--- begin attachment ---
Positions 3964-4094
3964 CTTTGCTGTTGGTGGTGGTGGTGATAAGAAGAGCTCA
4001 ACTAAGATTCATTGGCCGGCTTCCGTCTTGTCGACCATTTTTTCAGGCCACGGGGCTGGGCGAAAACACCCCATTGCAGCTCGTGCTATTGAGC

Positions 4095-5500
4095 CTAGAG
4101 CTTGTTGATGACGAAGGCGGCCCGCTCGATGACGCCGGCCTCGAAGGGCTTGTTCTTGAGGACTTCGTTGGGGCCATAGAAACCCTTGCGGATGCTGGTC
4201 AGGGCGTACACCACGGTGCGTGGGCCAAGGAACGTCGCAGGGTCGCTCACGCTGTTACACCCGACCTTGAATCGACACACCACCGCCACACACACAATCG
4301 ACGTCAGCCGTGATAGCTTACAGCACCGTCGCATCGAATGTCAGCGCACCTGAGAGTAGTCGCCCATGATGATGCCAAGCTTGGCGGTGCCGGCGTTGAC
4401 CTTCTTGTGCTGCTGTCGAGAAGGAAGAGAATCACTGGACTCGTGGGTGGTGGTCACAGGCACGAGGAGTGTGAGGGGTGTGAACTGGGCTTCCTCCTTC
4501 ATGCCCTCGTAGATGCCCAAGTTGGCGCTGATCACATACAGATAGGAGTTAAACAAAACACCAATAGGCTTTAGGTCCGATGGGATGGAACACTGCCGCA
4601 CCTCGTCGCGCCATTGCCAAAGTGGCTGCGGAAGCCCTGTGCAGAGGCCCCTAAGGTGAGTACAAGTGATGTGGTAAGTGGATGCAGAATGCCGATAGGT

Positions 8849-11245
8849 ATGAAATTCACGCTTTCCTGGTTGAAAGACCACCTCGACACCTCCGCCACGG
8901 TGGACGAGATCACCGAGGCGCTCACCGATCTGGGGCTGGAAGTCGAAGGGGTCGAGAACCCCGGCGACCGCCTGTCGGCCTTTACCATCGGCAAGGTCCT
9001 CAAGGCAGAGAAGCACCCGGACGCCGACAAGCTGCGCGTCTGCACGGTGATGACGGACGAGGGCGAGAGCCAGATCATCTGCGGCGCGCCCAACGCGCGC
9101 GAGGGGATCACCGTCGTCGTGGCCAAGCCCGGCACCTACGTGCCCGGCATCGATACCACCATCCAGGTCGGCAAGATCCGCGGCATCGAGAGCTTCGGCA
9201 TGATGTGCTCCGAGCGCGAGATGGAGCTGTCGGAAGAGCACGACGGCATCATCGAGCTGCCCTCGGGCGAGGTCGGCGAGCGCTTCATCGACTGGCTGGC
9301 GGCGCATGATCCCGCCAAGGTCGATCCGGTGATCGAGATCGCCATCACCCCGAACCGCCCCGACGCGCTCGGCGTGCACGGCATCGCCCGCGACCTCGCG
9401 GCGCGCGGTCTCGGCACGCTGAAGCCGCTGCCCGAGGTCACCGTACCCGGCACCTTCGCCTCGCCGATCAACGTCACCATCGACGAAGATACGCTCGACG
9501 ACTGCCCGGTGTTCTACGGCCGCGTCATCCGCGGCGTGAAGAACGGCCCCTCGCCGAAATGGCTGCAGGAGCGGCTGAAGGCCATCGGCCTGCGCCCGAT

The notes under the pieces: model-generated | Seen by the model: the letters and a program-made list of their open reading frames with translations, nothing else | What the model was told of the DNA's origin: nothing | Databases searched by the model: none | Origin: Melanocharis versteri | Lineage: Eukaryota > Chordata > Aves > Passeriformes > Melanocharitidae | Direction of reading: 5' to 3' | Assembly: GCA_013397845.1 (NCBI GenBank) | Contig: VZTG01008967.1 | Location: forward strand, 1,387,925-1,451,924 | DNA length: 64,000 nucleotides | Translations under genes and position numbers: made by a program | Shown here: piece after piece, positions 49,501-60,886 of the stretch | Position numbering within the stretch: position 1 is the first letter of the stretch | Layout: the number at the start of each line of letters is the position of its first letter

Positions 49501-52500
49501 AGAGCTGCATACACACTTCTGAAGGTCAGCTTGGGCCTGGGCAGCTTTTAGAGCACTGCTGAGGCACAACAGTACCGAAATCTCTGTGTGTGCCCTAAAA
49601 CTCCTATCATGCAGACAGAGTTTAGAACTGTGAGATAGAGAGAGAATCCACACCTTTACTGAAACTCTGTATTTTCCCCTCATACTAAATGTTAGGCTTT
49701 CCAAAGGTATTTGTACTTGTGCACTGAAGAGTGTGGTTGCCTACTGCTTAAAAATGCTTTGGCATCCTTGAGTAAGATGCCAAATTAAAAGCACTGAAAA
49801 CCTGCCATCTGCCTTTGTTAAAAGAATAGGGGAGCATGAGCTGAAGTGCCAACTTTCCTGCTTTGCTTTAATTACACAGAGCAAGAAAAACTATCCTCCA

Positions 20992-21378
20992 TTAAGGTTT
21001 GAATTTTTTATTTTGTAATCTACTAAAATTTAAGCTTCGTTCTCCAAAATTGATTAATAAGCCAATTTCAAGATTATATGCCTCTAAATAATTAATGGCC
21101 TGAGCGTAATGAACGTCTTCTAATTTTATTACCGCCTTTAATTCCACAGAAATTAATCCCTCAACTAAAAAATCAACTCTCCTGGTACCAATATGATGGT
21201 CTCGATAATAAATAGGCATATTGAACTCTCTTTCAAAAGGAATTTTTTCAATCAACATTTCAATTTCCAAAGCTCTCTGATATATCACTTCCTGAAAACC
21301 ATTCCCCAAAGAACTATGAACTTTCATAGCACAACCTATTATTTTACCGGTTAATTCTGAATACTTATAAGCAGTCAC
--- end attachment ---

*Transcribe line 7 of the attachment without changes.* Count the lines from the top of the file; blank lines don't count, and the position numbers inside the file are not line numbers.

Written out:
4201 AGGGCGTACACCACGGTGCGTGGGCCAAGGAACGTCGCAGGGTCGCTCACGCTGTTACACCCGACCTTGAATCGACACACCACCGCCACACACACAATCG